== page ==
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  • Grandmas
  • Joginder Paul (bio)
    Translation from Urdu by Asif Farrukhi

Grandma's house was at least a hundred years older than she was. This is why wherever she would be in the house, out of respect she would keep her head and forehead covered with a veil. She lived by herself in the house. It had been eons since Grandpa died. The next time death visited the house, it did not even knock at the door but barged straight in and carried away her only son, Dhani Ram. Two years after this, her daughter-in-law followed him into death. Her grandson, Ram Chand, used to live with her, but a few years ago when he got government quarters, he moved there along with his wife and children. Grandma dug in her heels, saying that she wouldn't go anywhere and leave the house by itself.

"Why would we abandon the house, Grandma? We will put it up for rent."

"Very good, Ram Chanda. When the elders are no longer of any use, put them up for rent to earn money." Grandma straightened her bent back and looked him in the eye. "I will not even set my foot out of the house. Why don't you put me up for rent along with the house?"

There were a total of nine rooms in Grandma's house. In three of the rooms the roof had caved in. The third room might have remained standing except that some thief—expecting to steal goodness knows what from Grandma's house—tried scaling the outer wall. The old house coughed several times to shoo him away, but when he did not go, the wall risked its life by suddenly collapsing on him, which brought down the entire section of the roof covering the room. Groaning in pain, the thief barely managed to escape.

Grandma was by herself, but she was so much with only herself that when she moved from one inner room to the next, she would find herself already there, waiting for herself.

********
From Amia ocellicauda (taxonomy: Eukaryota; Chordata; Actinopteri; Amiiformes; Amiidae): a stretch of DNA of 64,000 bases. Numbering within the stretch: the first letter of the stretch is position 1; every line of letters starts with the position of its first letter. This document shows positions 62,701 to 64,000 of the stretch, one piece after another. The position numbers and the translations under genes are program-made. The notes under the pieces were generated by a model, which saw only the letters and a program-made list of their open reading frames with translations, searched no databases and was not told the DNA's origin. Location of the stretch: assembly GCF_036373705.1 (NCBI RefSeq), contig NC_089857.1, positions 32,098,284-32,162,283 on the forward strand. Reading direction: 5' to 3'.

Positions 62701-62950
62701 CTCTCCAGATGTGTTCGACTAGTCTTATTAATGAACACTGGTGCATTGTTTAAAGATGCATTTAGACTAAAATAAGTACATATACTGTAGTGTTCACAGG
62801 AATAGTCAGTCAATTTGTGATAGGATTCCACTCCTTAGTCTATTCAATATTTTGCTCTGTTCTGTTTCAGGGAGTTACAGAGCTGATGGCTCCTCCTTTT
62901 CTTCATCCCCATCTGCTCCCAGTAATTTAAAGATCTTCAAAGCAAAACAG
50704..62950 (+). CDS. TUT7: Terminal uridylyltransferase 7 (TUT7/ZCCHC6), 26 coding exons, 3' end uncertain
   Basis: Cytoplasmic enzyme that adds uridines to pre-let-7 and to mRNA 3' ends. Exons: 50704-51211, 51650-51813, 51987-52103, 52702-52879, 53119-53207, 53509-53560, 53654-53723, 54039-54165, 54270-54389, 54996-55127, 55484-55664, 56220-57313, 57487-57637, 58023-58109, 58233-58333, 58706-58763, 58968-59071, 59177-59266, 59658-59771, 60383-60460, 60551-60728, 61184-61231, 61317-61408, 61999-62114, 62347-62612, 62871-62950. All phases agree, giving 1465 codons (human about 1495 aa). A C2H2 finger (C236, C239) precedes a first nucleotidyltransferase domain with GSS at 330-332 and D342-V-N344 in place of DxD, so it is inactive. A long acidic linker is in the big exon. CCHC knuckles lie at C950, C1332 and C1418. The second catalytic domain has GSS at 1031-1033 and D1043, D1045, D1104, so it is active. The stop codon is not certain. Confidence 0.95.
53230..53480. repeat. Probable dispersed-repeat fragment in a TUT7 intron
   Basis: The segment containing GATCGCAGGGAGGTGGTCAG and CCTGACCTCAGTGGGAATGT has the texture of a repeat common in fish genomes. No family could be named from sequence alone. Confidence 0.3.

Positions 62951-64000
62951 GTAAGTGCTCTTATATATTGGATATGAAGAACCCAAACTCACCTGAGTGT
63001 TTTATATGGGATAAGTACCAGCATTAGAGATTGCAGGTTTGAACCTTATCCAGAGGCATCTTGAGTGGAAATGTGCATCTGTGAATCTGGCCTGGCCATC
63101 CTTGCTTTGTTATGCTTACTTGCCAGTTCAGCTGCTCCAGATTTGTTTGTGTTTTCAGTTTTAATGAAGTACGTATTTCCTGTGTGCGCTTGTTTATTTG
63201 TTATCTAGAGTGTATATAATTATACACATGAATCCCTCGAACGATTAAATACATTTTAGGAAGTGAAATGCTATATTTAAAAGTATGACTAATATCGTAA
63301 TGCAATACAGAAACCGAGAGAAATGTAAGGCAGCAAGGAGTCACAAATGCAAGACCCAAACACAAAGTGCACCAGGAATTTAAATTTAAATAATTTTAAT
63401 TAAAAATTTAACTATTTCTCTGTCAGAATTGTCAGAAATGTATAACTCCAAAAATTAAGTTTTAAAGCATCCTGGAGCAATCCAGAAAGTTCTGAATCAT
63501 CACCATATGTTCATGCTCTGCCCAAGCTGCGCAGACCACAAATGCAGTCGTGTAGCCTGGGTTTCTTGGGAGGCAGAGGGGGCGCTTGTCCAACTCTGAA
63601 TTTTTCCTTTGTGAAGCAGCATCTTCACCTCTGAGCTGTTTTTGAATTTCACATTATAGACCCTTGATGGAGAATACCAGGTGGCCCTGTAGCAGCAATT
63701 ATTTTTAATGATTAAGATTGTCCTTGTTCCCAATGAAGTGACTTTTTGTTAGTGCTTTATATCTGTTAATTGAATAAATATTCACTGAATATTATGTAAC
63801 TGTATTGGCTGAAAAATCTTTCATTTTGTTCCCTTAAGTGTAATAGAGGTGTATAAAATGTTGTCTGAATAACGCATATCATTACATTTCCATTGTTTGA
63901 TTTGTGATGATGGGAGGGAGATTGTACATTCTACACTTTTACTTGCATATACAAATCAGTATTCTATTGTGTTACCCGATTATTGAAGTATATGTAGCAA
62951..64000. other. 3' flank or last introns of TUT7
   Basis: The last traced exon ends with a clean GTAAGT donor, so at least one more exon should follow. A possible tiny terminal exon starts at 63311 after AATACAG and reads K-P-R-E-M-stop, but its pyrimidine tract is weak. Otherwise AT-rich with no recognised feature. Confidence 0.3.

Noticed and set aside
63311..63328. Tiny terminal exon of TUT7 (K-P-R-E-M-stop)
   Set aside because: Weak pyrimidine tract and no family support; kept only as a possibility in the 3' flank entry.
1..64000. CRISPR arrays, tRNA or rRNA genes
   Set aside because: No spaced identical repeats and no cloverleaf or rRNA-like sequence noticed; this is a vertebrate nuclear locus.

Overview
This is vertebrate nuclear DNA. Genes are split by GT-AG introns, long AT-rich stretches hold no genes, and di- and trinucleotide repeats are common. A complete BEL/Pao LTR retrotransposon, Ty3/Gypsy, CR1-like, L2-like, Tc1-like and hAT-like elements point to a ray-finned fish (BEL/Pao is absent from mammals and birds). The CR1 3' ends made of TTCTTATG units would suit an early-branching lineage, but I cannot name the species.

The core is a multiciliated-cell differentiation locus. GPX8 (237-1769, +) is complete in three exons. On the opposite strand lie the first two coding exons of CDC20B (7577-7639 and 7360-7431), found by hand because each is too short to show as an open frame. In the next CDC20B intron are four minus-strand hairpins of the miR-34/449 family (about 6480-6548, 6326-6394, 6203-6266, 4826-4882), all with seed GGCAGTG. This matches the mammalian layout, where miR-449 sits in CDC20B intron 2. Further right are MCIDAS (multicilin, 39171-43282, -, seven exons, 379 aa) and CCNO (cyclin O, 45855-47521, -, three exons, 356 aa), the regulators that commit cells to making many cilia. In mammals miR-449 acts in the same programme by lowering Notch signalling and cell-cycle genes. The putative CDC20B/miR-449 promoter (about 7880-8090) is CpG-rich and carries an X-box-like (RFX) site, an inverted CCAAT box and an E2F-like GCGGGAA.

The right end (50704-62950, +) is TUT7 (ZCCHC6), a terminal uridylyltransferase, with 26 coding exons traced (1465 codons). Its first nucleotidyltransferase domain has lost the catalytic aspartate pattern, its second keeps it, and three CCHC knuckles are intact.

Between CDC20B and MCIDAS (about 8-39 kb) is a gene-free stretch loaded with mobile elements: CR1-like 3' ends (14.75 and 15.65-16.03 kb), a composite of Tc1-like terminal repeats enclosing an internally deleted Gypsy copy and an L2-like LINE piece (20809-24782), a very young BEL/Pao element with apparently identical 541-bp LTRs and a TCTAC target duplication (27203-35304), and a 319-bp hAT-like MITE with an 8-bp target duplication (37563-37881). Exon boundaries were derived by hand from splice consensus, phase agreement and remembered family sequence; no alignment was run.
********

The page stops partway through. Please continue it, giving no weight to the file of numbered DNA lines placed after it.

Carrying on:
"Grandma, you are still busy peeling the vegetables?" the waiting Grandma would ask.

"What can I do, Grandma? I can hardly hold the eggplant. It slips out of my hands."

"Here, give it to me. You are good for nothing now."

"If you want to take it, why are you extending your hand in that direction? The eggplant is over here."

"My eyes are no longer what they used to be, Grandma." [End Page 132]

"So what? How many more years do you have to keep on seeing?"

"No, I want to be able to see till the time I stop breathing."

By the time the two Grandmas would get up and take the diced vegetables to the kitchen, another Grandma would already be there, trying to light the stove.

"Come on, Grandma, move away and let me have the blower to light the fire!"

No, it was not as if Grandma was alone, exactly. . . or enough to get lonely. Taking care of so many household tasks was never the work of a single person. Even when she would get bone tired and walk out into the courtyard to take a break, she would find herself already lying down, stretching out on the string bed. She would get annoyed on seeing herself lying there.

"Grandma, hey Grandma! Have you gotten so old that you are tired all the time and keep dozing off? I say, get up and let me lie down."

But then she would feel sorry for the other Grandma—what else should the poor soul do? While she had breath in her body, she would keep running around in all directions with one chore or another. Now, things had finally come to such a pass that she would be able to do her work only if she could get up.

Grandma would seat herself at the feet of the string bed and absentmindedly start massaging her aching feet. In the meantime, the Grandma sleeping on the string bed would awaken and get up to sit right next to her. "Are you tired, Grandma? Here, let me press your feet."

Grandma was over ninety years old...


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pp. 132-138
Launched on MUSE
Open Access
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